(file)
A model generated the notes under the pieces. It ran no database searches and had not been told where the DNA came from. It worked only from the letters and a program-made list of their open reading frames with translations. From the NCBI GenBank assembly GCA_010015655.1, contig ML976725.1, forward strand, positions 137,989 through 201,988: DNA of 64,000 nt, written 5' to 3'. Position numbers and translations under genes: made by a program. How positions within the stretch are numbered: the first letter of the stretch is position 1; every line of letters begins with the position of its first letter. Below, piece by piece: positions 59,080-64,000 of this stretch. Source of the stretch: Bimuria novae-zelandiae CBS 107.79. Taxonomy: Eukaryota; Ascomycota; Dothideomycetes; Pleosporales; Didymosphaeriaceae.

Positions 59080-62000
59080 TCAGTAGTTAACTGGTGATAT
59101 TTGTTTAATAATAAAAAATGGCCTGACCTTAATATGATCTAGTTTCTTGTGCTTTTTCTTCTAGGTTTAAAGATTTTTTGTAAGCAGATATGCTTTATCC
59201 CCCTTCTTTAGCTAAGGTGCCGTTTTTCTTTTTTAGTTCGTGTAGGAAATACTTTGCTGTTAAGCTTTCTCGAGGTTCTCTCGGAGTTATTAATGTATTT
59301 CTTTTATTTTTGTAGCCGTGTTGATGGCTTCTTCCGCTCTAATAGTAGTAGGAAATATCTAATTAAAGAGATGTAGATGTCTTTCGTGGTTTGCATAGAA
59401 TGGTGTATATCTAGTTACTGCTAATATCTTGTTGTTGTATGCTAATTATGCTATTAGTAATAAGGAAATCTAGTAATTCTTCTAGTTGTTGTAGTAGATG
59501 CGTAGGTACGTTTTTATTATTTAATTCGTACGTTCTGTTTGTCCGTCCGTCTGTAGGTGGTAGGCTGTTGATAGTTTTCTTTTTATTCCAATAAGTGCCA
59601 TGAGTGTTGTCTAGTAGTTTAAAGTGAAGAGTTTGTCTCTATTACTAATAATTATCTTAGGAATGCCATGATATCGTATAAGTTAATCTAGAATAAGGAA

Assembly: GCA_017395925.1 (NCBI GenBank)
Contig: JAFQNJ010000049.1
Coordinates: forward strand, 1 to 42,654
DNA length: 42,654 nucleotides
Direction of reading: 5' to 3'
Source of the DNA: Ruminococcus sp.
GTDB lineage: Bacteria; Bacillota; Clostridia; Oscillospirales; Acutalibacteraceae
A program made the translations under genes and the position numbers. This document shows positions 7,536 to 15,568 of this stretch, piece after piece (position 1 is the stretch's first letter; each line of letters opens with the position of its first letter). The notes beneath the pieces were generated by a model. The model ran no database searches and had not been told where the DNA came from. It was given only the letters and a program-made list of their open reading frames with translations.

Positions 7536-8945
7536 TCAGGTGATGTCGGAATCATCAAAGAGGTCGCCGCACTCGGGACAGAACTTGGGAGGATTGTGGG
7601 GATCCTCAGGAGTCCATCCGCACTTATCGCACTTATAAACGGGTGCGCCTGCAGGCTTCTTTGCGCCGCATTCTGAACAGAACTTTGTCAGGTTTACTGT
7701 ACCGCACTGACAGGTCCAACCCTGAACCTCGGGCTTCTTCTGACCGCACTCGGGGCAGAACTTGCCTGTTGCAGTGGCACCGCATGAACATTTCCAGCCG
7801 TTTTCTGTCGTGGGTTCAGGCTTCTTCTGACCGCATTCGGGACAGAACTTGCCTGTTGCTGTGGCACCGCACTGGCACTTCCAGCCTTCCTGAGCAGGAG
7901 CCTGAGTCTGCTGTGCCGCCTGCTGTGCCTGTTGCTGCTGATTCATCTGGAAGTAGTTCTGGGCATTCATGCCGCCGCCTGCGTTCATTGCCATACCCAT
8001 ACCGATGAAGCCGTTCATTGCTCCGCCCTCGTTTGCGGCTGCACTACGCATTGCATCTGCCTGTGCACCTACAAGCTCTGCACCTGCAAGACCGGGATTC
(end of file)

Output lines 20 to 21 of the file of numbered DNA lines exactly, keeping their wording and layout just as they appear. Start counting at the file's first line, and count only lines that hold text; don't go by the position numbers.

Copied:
7601 GATCCTCAGGAGTCCATCCGCACTTATCGCACTTATAAACGGGTGCGCCTGCAGGCTTCTTTGCGCCGCATTCTGAACAGAACTTTGTCAGGTTTACTGT
7701 ACCGCACTGACAGGTCCAACCCTGAACCTCGGGCTTCTTCTGACCGCACTCGGGGCAGAACTTGCCTGTTGCAGTGGCACCGCATGAACATTTCCAGCCG